Social Media Trends in 2020
Social media, while emerging only a few years ago, is evolving at a rapid pace. Between social movements and adaptation to the legislation that is being put in place, the needs of client companies and the desires of users, the coming months may still shake things up. To give you a taste of what awaits us in the coming months, we interviewed 10 experts in the field who give us their predictions for 2020.
Branding and Social Media
Today, brands are realizing that their product is no longer the only center of attention: ethics has made a remarkable entry into the world of Communication and Consumption. The public has become suspicious of corporate campaigns but also of sponsored content. Consumers are now turning to the advice of their peers rather than to partnerships. It is time for brands to have transparent communication and a healthier relationship with their consumers. Each purchase becomes more thoughtful and is part of a tendency to want to experience a 'consum'action'. It is therefore important that they feel involved and recognized by the brand. The brands descend gradually from the pedestal on which they were installed.
Due to the multiplication of channels and messages, there is an overall “fed up” with the advertising pressure. In fact, the French are almost twice as equipped with adblockers as the world average. Worse, the advertising investment model of the big brands is outdated and pushes to make volume, like Google and Facebook which broadcast massively with sometimes questionable metrics. There is a tendency and an opportunity to invest less but better. Slowadvertising is a virtuous and ultra-profitable approach which allows better distribution of better-worked content while measuring results to continuously improve the system. A sort of efficiency cure for the online advertising approach that boosts results, while reducing pressure on the consumer.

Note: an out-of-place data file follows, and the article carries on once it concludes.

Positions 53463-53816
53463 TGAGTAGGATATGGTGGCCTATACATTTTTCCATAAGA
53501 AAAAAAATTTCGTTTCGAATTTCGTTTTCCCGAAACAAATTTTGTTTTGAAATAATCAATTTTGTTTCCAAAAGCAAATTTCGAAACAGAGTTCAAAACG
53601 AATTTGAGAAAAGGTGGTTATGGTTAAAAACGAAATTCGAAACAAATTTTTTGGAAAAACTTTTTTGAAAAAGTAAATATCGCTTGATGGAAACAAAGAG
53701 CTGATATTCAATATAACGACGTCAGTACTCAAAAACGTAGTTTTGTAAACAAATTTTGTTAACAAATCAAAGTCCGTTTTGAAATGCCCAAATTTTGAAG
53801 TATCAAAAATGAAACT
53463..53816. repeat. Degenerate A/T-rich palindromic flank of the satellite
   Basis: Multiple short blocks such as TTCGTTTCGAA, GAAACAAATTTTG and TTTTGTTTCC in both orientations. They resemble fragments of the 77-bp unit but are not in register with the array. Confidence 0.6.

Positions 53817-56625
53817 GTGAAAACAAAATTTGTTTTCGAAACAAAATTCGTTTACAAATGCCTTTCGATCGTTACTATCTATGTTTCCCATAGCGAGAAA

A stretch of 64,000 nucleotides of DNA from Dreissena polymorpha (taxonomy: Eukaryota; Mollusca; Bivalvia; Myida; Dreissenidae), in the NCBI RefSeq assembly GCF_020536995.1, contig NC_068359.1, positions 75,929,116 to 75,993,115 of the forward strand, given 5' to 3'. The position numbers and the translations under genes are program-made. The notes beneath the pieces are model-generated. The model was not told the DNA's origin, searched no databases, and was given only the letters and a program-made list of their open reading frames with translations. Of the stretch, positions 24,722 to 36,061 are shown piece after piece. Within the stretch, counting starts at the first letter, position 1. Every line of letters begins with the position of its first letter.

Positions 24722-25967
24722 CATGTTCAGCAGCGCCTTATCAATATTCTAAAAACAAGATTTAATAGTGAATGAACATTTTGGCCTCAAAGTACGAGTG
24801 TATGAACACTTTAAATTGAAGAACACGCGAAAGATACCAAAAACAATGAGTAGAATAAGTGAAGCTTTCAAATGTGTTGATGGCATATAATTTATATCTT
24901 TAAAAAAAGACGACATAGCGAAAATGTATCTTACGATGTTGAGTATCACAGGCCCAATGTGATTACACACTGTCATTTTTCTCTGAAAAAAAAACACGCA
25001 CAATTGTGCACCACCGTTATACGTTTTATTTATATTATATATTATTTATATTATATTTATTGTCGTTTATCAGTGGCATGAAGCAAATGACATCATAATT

The 2019-2020 trend of the search for well-being, kindness, disconnection (faced with the increasing risk of mental nuisance that accompanies social networks) echoes another trend: that of leaving digital spaces that are too large and toxic to move towards smaller spaces of peer communities that resemble us and with which we share values and ideals.
The result is a trend that I anticipate: to continue to maintain a social media dialogue with its consumers, the brand will have to leave its ivory tower and finally get wet. It can only really belong to one or more community (s) only by becoming a real member: either express clear opinions, have opinions and affirmed positions in relation to social and / or cultural issues, in complete transparency. Leaving the vague domain of "on" to enter that of "I" in a way ...
2020 will be marked by an acceleration of social e-commerce. This was initiated in 2019 with the arrival of shoppable formats on Snap and TikTok, advertising on Pinterest and the integration of "Shopping" on Facebook & Instagram.